However, no study explored the dynamic of drug intake over time through electronic monitoring. Rivaroxaban has a short half-life (5–9 h in adults and 11–13 h in elderly patients) and the anticoagulation effect rapidly decreases if medication adherence is suboptimal [15, 16].

Aim of the study

The purpose of the RIVA study was to explore adherence to rivaroxaban in patients with DVT. The study consisted of quantitative and qualitative substudies. The purpose of the quantitative substudy was to measure adherence to rivaroxaban (implementation and persistence) longitudinally. The qualitative study (individual interviews with patients) will be published separately; it aimed to explore the patients’ perceptions and experiences of taking rivaroxaban.

Ethics approval

The study protocol was approved by the local ethic committee (Canton Vaud, Switzerland) in August 2014 (protocol 247/14). Informed consent was obtained from all individual participants included in the study.

All procedures performed involving human participants were in accordance with the ethical standards of the institutional and/or national research committee and with the 1964 Helsinki declaration and its later amendments or comparable ethical standards.

Methods

The article has been written according to STROBE [17] and EMERGE [18] guidelines.

Study design and setting

The RIVA study is a single-group, monocentric, prospective, pilot study that took place between February 2015 and June 2017. The study was conducted at the community pharmacy of the Center for Primary Care and Public Health (Unisanté), University of Lausanne, Switzerland in collaboration with the angiology division of the Lausanne University Hospital (CHUV).

Participants

All consecutive outpatients (≥ 18 years) with a DVT of the lower limbs about to start rivaroxaban were eligible. Angiologists screened the patients during their medical visit. The choice to use DOAC instead of VKA was made on the basis of international and local guidelines and according to the patient’s preferences. According to guidelines, DOAC should be considered the first choice in the treatment of DVT because they showed to have at least the same efficacy than VKA but less bleeding events. The only exceptions to use of DOAC are patients with severe renal failure (clearance creatinine < 30 mL/min) and patients with severe obesity (patients weighted > 120 kg) [2]. Please note that at time when this study was designed rivaroxaban was the only DOAC available in Switzerland for DVT treatment. Patients’ past medication adherence did not influence the choice of treatment.

The exclusion criteria were the patient’s inability to understand and sign the informed consent form or to attend the study appointments. Since patients started rivaroxaban at the time of the study, previous medication adherence was not an eligibility criterion.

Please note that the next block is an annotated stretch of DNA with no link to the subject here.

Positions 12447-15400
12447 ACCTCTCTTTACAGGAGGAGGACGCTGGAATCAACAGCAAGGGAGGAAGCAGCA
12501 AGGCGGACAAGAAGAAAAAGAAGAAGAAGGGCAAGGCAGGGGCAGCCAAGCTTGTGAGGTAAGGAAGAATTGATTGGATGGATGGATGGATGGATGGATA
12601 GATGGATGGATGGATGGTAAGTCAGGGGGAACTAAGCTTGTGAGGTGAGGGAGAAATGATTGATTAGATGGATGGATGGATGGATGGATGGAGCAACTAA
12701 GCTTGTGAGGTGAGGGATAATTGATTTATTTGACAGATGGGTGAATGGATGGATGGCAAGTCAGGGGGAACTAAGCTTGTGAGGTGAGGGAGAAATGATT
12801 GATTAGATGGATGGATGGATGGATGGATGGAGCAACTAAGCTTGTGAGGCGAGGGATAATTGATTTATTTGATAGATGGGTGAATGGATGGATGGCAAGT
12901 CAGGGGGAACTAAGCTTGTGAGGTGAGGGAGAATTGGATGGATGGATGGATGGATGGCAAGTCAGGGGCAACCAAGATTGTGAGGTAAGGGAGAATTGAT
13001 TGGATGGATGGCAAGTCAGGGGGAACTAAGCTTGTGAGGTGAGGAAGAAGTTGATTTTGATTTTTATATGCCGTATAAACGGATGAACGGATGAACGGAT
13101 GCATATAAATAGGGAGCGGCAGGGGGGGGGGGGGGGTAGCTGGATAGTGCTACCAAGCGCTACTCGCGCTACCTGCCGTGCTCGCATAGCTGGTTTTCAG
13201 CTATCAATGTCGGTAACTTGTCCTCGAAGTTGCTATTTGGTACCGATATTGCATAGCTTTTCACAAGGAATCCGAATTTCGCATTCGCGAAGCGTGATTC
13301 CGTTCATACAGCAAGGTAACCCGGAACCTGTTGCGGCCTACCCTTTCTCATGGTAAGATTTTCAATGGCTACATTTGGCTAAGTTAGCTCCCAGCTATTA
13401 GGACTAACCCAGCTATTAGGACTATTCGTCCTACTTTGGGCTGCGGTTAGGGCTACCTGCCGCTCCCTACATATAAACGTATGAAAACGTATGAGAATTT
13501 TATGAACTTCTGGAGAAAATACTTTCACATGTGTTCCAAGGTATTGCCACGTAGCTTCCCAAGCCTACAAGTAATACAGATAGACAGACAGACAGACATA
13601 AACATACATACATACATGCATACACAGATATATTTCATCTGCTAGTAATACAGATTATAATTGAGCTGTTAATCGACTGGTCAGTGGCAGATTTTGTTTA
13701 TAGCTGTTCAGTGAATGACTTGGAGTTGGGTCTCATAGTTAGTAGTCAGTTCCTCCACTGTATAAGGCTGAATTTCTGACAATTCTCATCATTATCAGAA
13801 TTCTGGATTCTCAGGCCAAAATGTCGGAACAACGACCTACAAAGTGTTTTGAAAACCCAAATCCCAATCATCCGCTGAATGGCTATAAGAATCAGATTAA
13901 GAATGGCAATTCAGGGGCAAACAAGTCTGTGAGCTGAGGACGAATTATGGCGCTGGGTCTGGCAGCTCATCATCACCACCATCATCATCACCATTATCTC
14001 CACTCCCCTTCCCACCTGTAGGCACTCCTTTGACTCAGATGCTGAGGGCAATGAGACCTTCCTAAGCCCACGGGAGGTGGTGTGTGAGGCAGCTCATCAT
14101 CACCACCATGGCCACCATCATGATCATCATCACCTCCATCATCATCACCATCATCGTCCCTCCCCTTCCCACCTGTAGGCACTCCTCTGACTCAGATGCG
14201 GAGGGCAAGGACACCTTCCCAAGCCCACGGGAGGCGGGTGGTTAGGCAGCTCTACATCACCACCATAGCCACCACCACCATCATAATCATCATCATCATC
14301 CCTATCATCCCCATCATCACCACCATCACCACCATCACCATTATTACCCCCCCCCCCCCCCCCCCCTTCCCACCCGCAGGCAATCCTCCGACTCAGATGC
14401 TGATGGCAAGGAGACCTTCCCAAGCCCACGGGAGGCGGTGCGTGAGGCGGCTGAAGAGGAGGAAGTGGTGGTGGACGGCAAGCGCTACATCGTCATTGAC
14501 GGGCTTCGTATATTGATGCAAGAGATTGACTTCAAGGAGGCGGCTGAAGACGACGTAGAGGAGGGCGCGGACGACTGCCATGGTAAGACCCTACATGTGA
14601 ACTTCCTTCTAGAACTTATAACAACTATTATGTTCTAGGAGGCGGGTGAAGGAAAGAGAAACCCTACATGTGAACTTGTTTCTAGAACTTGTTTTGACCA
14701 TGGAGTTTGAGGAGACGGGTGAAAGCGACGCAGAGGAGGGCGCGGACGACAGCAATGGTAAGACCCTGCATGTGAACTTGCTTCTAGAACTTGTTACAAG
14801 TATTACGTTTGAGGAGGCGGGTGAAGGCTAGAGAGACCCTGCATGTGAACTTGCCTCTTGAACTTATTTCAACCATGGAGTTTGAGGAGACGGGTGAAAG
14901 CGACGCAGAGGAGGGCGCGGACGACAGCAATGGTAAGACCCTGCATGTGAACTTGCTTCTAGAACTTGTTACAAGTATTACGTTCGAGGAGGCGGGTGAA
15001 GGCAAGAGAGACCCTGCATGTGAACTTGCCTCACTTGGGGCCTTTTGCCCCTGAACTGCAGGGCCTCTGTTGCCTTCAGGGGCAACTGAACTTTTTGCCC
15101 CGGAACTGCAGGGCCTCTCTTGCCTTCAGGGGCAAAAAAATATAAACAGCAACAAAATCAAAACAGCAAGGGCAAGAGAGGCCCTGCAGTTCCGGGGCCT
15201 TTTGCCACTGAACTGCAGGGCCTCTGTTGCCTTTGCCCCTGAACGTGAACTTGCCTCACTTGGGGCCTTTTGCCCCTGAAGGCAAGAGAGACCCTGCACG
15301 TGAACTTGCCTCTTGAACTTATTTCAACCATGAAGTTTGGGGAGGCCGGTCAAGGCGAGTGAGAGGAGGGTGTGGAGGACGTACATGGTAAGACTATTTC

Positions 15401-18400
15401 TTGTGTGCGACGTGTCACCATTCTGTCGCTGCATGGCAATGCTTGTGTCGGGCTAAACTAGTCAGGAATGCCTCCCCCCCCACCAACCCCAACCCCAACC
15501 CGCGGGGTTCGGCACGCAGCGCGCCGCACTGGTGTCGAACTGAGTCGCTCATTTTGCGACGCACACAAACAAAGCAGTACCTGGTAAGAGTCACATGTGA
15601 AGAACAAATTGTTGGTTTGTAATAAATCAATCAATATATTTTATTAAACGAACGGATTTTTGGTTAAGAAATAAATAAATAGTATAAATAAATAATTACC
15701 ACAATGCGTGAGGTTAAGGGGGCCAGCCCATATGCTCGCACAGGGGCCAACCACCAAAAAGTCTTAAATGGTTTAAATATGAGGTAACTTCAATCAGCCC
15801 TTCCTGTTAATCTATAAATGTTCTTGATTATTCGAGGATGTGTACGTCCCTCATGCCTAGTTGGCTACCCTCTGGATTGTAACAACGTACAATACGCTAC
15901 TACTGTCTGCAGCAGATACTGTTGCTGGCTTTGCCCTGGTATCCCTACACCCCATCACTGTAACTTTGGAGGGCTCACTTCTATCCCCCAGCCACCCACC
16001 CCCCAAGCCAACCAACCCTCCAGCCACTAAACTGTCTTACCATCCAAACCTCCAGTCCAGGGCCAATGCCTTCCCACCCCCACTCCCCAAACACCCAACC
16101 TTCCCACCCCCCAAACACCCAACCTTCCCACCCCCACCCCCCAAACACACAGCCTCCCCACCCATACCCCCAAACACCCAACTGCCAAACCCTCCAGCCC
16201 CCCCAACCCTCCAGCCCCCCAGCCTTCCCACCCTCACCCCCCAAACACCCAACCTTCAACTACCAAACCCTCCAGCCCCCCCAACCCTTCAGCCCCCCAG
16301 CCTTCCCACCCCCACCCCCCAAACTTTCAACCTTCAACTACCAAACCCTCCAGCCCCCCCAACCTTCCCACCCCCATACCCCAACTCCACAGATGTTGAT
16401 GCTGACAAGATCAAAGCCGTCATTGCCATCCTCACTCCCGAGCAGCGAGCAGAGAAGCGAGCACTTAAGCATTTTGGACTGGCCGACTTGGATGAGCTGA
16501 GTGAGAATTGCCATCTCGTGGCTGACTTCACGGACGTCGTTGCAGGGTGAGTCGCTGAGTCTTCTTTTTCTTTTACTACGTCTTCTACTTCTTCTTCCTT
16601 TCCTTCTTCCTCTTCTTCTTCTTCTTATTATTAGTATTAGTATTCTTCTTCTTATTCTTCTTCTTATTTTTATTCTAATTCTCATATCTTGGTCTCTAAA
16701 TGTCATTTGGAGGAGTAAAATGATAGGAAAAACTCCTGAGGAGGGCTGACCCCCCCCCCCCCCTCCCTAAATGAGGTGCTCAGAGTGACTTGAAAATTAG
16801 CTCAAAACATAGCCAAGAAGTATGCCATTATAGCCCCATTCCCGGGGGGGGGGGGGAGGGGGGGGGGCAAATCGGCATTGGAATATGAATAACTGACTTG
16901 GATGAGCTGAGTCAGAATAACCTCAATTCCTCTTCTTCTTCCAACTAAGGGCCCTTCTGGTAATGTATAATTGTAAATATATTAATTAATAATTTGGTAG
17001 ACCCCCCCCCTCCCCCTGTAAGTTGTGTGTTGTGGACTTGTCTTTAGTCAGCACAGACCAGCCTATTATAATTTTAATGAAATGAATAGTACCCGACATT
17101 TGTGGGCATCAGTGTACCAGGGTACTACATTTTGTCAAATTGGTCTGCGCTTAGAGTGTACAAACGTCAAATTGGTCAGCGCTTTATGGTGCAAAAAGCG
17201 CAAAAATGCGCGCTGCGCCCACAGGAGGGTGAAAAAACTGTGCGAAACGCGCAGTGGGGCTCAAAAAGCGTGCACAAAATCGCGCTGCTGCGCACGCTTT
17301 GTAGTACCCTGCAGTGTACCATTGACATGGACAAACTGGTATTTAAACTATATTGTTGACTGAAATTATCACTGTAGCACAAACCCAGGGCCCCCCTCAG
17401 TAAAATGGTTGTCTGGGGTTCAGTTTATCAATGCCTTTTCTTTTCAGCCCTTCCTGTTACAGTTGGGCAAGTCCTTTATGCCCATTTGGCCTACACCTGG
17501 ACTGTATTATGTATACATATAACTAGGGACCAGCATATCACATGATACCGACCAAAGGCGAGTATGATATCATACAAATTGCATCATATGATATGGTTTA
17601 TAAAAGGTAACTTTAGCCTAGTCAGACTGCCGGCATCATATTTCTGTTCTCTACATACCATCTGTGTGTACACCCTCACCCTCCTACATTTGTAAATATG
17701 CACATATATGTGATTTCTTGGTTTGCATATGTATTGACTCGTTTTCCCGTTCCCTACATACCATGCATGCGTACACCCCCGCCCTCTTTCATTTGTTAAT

Patients were prescribed rivaroxaban for 3 or 6 months; 15 mg twice a day (BID) during the first 3 weeks and then 20 mg once a day (QD) until the end of the treatment. Patients were seen at the Angiology Division and at the pharmacy at V0 (baseline), V1 (3 weeks) and V2 (3 or 6 months depending on the duration of the treatment). If the patients needed to take rivaroxaban for 6 months, an additional visit at 3 months (V1b) was planned.

Variables and data sources

A case report form (CRF) was used at baseline to collect socio-demographic and medication data: age, gender, nationality, area of residence, ethnic group, current co-treatments, and the past or current use of an adherence aid.

At baseline, the angiologist filled in an anamnestic questionnaire to evaluate the venous thromboembolism risk factors (personal/familial history of VTE, obesity, cancer, thrombophilia, surgery, immobility), the cardiovascular risk factors (hypertension, dyslipidaemia, diabetes, smoking), the history of cardiovascular disease and the presence of concomitant diseases.

Adherence to rivaroxaban was measured using an Electronic Monitoring system (EM, named MEMS®; Aardex Ltd.). This pillbox cap was equipped with an electronic chip that records the date and time of each opening. The use of the electronic pillbox made it possible to collect longitudinal data and to model the implementation and the persistence. Patients were asked to use the electronic pillbox as a regular pillbox and to open it only at the time of drug intake. The data recorded by the electronic chip were uploaded to computer software (MedAmigo®, Aardex Ltd.) at 3 weeks, 3 months and 6 months in a blinded manner. They were unblinded at the end of the study. Neither the researchers and healthcare professionals nor the patients had access to the results during the study.

Reconciliation of electronic adherence raw data with patient-reported EM use and pill count

To reduce the risk of bias associated with the adherence measure instrument, two reconciliation strategies were used: patient’s reported EM use and a pill count. At each visit, patients were asked whether and in which circumstances they had prepared pocked doses (i.e., medication prepared in advance for a later use) and whether they encountered any nonmonitored period (NMP) (i.e., rivaroxaban taken without the electronic monitor, e.g., in case of hospitalization). At each visit (except for V1b), the remaining pills in the returned pillbox were stored at the pharmacy. At the end of the study, a manual pill count for each inter-visit period (also called patient-phase, time in days between two pharmacy visits, i.e., V0–V1, and V1 (V1b)–V2) was performed.